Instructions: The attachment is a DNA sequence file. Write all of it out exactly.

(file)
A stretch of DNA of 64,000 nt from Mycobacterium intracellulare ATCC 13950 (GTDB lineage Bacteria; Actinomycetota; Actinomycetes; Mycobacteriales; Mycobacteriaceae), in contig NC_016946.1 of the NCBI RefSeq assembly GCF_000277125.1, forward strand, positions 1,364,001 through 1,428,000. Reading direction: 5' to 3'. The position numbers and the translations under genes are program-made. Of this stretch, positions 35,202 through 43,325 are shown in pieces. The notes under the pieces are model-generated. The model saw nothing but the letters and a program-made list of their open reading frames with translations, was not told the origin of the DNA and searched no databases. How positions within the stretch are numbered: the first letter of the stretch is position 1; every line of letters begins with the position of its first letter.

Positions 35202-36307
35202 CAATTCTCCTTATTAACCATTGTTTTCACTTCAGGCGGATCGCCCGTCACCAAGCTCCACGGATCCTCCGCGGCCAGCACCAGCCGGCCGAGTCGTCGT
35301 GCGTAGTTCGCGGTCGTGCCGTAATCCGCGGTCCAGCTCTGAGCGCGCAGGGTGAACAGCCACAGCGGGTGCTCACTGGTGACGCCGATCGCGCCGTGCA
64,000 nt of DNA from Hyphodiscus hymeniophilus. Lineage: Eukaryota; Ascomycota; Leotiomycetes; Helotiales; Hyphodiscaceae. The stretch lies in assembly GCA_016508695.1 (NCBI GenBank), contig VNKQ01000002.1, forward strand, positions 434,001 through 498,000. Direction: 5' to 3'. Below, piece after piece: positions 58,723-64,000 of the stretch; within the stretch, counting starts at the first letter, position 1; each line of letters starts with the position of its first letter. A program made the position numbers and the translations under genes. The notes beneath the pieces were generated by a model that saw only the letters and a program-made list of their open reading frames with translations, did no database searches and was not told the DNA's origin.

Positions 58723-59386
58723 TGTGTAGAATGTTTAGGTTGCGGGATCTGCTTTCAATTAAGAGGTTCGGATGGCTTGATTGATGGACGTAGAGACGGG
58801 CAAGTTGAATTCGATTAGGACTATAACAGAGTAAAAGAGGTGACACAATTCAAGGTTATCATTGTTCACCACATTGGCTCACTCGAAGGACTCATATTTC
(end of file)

A stretch of DNA of 64,000 nt from Mycobacterium intracellulare ATCC 13950 (GTDB lineage Bacteria; Actinomycetota; Actinomycetes; Mycobacteriales; Mycobacteriaceae), in contig NC_016946.1 of the NCBI RefSeq assembly GCF_000277125.1, forward strand, positions 1,364,001 through 1,428,000. Reading direction: 5' to 3'. The position numbers and the translations under genes are program-made. Of this stretch, positions 35,202 through 43,325 are shown in pieces. The notes under the pieces are model-generated. The model saw nothing but the letters and a program-made list of their open reading frames with translations, was not told the origin of the DNA and searched no databases. How positions within the stretch are numbered: the first letter of the stretch is position 1; every line of letters begins with the position of its first letter.

Positions 35202-36307
35202 CAATTCTCCTTATTAACCATTGTTTTCACTTCAGGCGGATCGCCCGTCACCAAGCTCCACGGATCCTCCGCGGCCAGCACCAGCCGGCCGAGTCGTCGT
35301 GCGTAGTTCGCGGTCGTGCCGTAATCCGCGGTCCAGCTCTGAGCGCGCAGGGTGAACAGCCACAGCGGGTGCTCACTGGTGACGCCGATCGCGCCGTGCA
64,000 nt of DNA from Hyphodiscus hymeniophilus. Lineage: Eukaryota; Ascomycota; Leotiomycetes; Helotiales; Hyphodiscaceae. The stretch lies in assembly GCA_016508695.1 (NCBI GenBank), contig VNKQ01000002.1, forward strand, positions 434,001 through 498,000. Direction: 5' to 3'. Below, piece after piece: positions 58,723-64,000 of the stretch; within the stretch, counting starts at the first letter, position 1; each line of letters starts with the position of its first letter. A program made the position numbers and the translations under genes. The notes beneath the pieces were generated by a model that saw only the letters and a program-made list of their open reading frames with translations, did no database searches and was not told the DNA's origin.

Positions 58723-59386
58723 TGTGTAGAATGTTTAGGTTGCGGGATCTGCTTTCAATTAAGAGGTTCGGATGGCTTGATTGATGGACGTAGAGACGGG
58801 CAAGTTGAATTCGATTAGGACTATAACAGAGTAAAAGAGGTGACACAATTCAAGGTTATCATTGTTCACCACATTGGCTCACTCGAAGGACTCATATTTC